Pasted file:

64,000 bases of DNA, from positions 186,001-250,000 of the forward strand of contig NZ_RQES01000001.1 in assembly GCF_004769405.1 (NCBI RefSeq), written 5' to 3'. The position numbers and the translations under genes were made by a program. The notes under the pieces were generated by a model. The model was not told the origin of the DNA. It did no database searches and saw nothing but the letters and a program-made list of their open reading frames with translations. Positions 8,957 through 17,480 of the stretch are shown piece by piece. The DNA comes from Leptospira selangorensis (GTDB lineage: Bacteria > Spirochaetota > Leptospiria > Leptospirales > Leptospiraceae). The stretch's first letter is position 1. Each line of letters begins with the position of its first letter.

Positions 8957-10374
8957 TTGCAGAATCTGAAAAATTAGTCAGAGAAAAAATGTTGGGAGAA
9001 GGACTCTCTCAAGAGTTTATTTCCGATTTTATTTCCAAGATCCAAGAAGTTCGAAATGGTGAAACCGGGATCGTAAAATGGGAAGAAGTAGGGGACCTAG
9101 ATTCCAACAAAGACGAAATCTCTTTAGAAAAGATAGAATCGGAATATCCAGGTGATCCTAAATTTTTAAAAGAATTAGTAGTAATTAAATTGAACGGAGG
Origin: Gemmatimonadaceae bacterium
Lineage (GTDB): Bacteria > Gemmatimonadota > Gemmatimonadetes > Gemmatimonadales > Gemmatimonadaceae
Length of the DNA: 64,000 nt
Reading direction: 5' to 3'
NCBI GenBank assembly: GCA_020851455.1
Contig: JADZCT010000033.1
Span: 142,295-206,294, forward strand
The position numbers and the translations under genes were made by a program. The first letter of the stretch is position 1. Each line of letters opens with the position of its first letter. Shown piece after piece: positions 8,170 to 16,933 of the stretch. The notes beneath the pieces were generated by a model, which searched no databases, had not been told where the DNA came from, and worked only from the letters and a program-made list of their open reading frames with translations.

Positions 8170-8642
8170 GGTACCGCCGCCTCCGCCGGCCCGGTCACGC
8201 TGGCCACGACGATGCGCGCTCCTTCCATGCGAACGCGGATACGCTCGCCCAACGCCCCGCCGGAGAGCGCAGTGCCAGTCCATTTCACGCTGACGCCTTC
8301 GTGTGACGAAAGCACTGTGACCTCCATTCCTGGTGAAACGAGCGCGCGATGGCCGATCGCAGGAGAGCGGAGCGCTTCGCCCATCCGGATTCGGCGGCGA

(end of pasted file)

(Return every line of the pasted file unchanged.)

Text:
64,000 bases of DNA, from positions 186,001-250,000 of the forward strand of contig NZ_RQES01000001.1 in assembly GCF_004769405.1 (NCBI RefSeq), written 5' to 3'. The position numbers and the translations under genes were made by a program. The notes under the pieces were generated by a model. The model was not told the origin of the DNA. It did no database searches and saw nothing but the letters and a program-made list of their open reading frames with translations. Positions 8,957 through 17,480 of the stretch are shown piece by piece. The DNA comes from Leptospira selangorensis (GTDB lineage: Bacteria > Spirochaetota > Leptospiria > Leptospirales > Leptospiraceae). The stretch's first letter is position 1. Each line of letters begins with the position of its first letter.

Positions 8957-10374
8957 TTGCAGAATCTGAAAAATTAGTCAGAGAAAAAATGTTGGGAGAA
9001 GGACTCTCTCAAGAGTTTATTTCCGATTTTATTTCCAAGATCCAAGAAGTTCGAAATGGTGAAACCGGGATCGTAAAATGGGAAGAAGTAGGGGACCTAG
9101 ATTCCAACAAAGACGAAATCTCTTTAGAAAAGATAGAATCGGAATATCCAGGTGATCCTAAATTTTTAAAAGAATTAGTAGTAATTAAATTGAACGGAGG
Origin: Gemmatimonadaceae bacterium
Lineage (GTDB): Bacteria > Gemmatimonadota > Gemmatimonadetes > Gemmatimonadales > Gemmatimonadaceae
Length of the DNA: 64,000 nt
Reading direction: 5' to 3'
NCBI GenBank assembly: GCA_020851455.1
Contig: JADZCT010000033.1
Span: 142,295-206,294, forward strand
The position numbers and the translations under genes were made by a program. The first letter of the stretch is position 1. Each line of letters opens with the position of its first letter. Shown piece after piece: positions 8,170 to 16,933 of the stretch. The notes beneath the pieces were generated by a model, which searched no databases, had not been told where the DNA came from, and worked only from the letters and a program-made list of their open reading frames with translations.

Positions 8170-8642
8170 GGTACCGCCGCCTCCGCCGGCCCGGTCACGC
8201 TGGCCACGACGATGCGCGCTCCTTCCATGCGAACGCGGATACGCTCGCCCAACGCCCCGCCGGAGAGCGCAGTGCCAGTCCATTTCACGCTGACGCCTTC
8301 GTGTGACGAAAGCACTGTGACCTCCATTCCTGGTGAAACGAGCGCGCGATGGCCGATCGCAGGAGAGCGGAGCGCTTCGCCCATCCGGATTCGGCGGCGA